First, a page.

Injury Epidemiology and Time Lost From Participation in Women's NCAA Division I Indoor Versus Beach Volleyball Players

Orthop J Sports Med. 2021 Apr 27;9(4):23259671211004546. doi: 10.1177/23259671211004546. eCollection 2021 Apr.


Background: Beach volleyball officially became a National Collegiate Athletic Association (NCAA) Division I sport in 2015-2016. Few studies have examined the epidemiology of injuries in indoor versus beach volleyball in NCAA Division I athletes.

Purpose: To compare the epidemiology of injuries and time lost from participation between female NCAA Division I athletes who participate in indoor versus beach volleyball.

Study design: Cohort study; Level of evidence, 3.

Methods: Injury surveillance data (2003-2020) were obtained using an institutional database for all NCAA Division I women's beach or indoor volleyball athletes. The total injury rate was expressed per 1000 hours played. The injury rate per body site was calculated by dividing the number of injuries in each body region by the total number of injuries. The frequency of injury per body site was also expressed as number of injuries per 1000 hours of practice or number of injuries per 1000 hours of game. The injury rate (total and per body site) and time lost from participation were compared between indoor and beach volleyball athletes.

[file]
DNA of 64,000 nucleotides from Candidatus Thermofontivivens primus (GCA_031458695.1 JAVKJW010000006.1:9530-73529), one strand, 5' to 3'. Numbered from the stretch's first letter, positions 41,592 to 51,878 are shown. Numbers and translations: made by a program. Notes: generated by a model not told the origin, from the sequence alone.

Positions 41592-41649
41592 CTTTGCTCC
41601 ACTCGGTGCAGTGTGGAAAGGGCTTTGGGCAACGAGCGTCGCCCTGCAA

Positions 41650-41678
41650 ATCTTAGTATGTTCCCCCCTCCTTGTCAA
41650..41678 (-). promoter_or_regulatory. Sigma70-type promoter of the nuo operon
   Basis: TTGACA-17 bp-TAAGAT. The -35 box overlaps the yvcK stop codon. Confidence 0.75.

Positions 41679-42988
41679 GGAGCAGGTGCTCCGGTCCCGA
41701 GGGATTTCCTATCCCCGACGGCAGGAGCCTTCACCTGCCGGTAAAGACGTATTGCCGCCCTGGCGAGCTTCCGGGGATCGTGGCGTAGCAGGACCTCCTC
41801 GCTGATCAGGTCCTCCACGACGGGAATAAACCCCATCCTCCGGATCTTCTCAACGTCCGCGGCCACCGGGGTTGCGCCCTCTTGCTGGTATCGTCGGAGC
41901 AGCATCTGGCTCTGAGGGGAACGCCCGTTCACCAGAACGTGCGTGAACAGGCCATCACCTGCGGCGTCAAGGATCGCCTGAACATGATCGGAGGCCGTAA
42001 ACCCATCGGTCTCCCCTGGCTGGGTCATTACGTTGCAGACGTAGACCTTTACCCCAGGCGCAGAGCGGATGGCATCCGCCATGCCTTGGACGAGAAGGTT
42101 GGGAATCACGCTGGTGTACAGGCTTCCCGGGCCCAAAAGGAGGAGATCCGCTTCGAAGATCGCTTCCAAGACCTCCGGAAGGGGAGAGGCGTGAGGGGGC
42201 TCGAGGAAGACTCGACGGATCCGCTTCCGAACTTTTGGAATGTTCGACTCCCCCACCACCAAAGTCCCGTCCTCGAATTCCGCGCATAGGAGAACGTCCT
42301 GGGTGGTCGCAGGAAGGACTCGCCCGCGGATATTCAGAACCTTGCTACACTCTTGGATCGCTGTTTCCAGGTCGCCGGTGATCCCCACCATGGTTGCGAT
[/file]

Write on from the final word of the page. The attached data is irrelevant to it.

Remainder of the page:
Results: Participants were 161 female NCAA Division I volleyball athletes (53 beach volleyball and 108 indoor volleyball athletes). In total, 974 injuries were recorded: 170 in beach volleyball and 804 in indoor volleyball. The injury rates for beach versus indoor volleyball were 1.8 versus 5.3 injuries per 1000 hours played (P < .0001). Indoor volleyball athletes had significantly higher injury rates compared with beach volleyball players for concussion (7.5% vs 6.5%; P < .0001) and knee injury (16.7% vs 7.6%; P = .0004); however, the rate of abdominal muscle injury was significantly higher in beach versus indoor volleyball (11.8% vs 4.7%; P = .0008). Time lost from sport participation was significantly longer in beach versus indoor volleyball for knee (24 vs 11 days; P = .047), low back (25 vs 17 days; P = .0009), and shoulder (52 vs 28 days; P = .001) injuries.

Conclusion: Based on this study, injury was more likely to occur in indoor compared with beach volleyball. Sport-related concussion and knee injuries were more common in indoor volleyball, but the rate of abdominal muscle injury was higher in beach volleyball. Beach volleyball players needed longer time to recover after injuries to the knee, low back, and shoulder.

Keywords: Division I; NCAA; beach; collegiate; indoor; injury; volleyball.